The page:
The Harvard College Debating Union ran into an opponent that it didn’t expect on Friday in inmates from the Eastern New York Correctional Facility on Friday. After about an hour of debating whether “Public schools in the United States should have the ability to deny enrollment to undocumented students,” the judges voted in favor of the inmates. The decision was met with thunderous applause from the audience, which included 75 other inmates.
The prison debate team and their supporters in the audience are enrolled in the Bard Prison Initiative. This program (offered by Bard College in Annandale-on-Hudson, NY) offers a rigorous, college-level education to inmates at Eastern New York Correctional Facility. According to the Wall Street Journal:
The Bard Prison Initiative, begun in 2001, aims to give liberal-arts educations to talented, motivated inmates. Program officials say about 10 inmates apply for every spot, through written essays and interviews.
There is no tuition. The initiative’s roughly $2.5 million annual budget comes from private donors and includes money it spends helping other programs follow its model in nine other states.
The prisoners prevailed even though they were competing with a handicap. Being incarcerated, they were unable to access the Internet for preparation for the debate. They had to depend on the prison administration to approve requests for books and articles to go up against the Ivy Leaguers in the three-on-three debate, a process which can take weeks. The inmates’ prowess for debate and their knowledge on the subject impressed the young Harvard undergrads. The Harvard kids seem to have underestimated their imprisoned intellectual combatants, as well. Harvard debater Anais Carell, 20, of Chicago said, “They caught us off guard.”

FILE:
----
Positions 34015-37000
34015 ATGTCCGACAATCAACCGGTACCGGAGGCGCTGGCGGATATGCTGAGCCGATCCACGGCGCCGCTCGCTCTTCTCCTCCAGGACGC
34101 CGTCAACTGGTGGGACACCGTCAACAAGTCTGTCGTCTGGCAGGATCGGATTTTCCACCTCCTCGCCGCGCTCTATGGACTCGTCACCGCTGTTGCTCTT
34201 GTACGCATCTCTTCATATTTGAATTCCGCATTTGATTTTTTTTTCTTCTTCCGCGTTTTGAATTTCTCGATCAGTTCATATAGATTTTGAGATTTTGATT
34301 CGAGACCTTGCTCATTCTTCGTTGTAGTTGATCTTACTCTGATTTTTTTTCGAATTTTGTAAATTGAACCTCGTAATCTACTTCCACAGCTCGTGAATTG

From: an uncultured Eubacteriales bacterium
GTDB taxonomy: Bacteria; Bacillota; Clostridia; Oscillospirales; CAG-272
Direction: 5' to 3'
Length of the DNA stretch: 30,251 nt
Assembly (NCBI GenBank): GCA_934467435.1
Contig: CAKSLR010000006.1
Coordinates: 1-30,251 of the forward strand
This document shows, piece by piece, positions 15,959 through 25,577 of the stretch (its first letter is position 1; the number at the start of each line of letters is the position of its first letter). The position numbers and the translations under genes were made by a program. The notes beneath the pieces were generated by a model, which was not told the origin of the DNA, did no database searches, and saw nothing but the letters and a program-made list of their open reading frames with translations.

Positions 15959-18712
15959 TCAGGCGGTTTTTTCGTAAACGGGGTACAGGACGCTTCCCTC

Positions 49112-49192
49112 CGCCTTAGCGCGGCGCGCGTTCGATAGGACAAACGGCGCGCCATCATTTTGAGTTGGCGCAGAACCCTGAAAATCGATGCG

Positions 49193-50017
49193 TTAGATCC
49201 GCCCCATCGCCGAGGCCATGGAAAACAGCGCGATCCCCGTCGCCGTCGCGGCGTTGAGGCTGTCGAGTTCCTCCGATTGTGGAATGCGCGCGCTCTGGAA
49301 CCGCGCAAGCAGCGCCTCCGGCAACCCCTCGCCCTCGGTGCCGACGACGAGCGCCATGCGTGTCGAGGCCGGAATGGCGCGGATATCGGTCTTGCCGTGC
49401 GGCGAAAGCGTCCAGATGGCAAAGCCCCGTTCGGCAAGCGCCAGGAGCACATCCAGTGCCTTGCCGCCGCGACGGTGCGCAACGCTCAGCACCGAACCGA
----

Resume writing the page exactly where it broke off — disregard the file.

This wasn’t the Bard program’s debate team’s first victory over prestigious opponents. The WSJ writes:
The prison team had its first debate in spring 2014, beating the U.S. Military Academy at West Point, N.Y. Then, it won against a nationally ranked team from the University of Vermont, and in April lost a rematch against West Point.
The Bard program has done wonders for the recidivism rate of former New York inmates. In New York state, 40% of former offenders end up back behind bars. Program leaders say that of the 300 graduates that earned degrees through the Bard initiative, only 2% have returned to prison.
Check out the Bard Prison Initiative’s website, here.